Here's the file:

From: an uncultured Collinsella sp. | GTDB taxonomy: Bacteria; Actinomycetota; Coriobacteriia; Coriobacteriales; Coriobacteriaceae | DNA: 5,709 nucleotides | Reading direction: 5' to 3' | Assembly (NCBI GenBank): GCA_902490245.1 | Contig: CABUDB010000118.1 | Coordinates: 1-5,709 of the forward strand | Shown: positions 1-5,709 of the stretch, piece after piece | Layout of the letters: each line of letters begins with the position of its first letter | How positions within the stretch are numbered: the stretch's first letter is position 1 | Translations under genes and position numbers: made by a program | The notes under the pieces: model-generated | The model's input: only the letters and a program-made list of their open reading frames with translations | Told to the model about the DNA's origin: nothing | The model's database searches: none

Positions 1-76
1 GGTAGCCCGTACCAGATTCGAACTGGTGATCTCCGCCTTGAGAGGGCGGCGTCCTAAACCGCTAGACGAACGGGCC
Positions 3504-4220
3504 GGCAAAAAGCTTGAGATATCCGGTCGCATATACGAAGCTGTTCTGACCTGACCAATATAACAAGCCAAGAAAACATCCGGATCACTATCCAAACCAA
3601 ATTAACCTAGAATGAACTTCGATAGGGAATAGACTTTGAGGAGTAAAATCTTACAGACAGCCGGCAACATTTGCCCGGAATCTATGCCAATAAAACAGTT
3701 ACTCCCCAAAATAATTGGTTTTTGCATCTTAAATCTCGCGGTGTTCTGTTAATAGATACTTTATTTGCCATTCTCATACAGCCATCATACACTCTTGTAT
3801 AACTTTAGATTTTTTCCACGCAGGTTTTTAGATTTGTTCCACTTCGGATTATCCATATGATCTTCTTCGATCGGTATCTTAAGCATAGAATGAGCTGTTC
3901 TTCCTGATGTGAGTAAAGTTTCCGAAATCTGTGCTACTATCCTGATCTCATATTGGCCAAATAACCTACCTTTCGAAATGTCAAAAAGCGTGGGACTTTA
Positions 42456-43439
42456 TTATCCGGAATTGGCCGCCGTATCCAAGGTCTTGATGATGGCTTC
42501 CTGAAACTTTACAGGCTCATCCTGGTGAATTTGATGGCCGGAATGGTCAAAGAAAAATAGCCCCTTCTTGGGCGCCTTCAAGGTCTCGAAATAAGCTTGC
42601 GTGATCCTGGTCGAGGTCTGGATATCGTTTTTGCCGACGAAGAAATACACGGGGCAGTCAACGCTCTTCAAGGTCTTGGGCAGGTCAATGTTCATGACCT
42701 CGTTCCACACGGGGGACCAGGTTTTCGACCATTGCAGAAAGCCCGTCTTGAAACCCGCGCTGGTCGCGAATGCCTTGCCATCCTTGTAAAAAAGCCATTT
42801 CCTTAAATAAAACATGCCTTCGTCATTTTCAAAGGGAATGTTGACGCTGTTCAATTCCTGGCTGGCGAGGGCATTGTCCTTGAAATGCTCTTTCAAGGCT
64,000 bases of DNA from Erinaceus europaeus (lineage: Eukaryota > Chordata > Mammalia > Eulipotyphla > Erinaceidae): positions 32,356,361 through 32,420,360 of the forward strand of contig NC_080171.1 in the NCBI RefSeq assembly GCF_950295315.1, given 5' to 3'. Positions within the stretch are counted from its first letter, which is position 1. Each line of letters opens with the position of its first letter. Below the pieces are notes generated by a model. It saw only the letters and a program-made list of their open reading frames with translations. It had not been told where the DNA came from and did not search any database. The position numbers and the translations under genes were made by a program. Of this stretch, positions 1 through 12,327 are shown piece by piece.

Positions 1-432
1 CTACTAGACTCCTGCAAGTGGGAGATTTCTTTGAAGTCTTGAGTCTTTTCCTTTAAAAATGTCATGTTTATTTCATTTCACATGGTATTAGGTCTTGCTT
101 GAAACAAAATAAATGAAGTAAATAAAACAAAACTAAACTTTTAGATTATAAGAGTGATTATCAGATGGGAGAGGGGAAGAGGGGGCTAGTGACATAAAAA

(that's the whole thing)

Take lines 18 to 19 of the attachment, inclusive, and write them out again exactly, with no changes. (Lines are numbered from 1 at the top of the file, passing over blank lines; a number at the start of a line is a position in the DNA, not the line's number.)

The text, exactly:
1 CTACTAGACTCCTGCAAGTGGGAGATTTCTTTGAAGTCTTGAGTCTTTTCCTTTAAAAATGTCATGTTTATTTCATTTCACATGGTATTAGGTCTTGCTT
101 GAAACAAAATAAATGAAGTAAATAAAACAAAACTAAACTTTTAGATTATAAGAGTGATTATCAGATGGGAGAGGGGAAGAGGGGGCTAGTGACATAAAAA